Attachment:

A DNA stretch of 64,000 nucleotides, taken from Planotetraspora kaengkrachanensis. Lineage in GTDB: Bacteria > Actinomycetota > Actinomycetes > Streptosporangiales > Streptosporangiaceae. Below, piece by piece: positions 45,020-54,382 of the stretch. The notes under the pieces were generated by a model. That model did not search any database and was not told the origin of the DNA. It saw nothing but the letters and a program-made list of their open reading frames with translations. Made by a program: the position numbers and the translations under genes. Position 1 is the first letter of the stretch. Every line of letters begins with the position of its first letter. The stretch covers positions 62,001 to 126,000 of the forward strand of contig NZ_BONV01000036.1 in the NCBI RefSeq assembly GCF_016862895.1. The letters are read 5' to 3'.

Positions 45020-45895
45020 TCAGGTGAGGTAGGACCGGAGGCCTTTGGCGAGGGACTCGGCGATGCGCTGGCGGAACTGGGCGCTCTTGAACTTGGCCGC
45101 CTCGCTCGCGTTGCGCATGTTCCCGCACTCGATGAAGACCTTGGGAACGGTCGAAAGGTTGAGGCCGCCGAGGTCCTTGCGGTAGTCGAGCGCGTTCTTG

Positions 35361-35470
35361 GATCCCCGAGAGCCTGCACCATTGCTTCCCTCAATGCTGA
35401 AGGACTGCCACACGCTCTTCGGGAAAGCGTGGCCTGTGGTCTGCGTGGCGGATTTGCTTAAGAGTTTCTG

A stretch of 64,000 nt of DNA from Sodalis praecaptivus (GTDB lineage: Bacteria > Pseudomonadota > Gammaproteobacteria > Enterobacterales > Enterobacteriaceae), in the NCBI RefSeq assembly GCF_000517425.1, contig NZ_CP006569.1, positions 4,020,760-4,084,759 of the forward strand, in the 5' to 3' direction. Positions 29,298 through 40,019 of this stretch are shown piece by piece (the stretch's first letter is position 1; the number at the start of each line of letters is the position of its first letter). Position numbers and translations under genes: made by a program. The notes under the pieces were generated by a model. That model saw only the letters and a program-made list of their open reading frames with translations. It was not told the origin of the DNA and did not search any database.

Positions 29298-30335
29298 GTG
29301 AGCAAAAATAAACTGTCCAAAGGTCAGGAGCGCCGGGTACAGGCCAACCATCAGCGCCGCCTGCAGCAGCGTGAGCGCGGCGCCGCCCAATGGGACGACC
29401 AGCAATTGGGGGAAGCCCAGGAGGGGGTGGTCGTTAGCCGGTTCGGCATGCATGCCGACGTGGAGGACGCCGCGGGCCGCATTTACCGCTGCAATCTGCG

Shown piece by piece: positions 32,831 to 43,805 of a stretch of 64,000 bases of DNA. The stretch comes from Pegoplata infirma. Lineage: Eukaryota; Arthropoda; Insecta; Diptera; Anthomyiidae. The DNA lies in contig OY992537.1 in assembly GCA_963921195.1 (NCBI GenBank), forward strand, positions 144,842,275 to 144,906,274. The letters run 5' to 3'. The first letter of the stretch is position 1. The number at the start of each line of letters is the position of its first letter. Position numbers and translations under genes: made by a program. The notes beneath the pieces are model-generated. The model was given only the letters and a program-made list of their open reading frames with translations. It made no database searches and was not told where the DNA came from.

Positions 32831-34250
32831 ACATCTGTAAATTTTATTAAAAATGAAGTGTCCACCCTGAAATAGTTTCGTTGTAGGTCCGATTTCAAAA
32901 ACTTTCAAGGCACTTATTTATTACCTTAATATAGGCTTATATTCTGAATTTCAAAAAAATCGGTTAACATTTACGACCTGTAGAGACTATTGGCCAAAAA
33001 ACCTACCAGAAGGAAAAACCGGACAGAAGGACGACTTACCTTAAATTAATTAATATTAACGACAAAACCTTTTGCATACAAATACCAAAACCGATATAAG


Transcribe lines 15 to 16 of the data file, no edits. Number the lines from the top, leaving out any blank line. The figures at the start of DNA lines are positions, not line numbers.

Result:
32831 ACATCTGTAAATTTTATTAAAAATGAAGTGTCCACCCTGAAATAGTTTCGTTGTAGGTCCGATTTCAAAA
32901 ACTTTCAAGGCACTTATTTATTACCTTAATATAGGCTTATATTCTGAATTTCAAAAAAATCGGTTAACATTTACGACCTGTAGAGACTATTGGCCAAAAA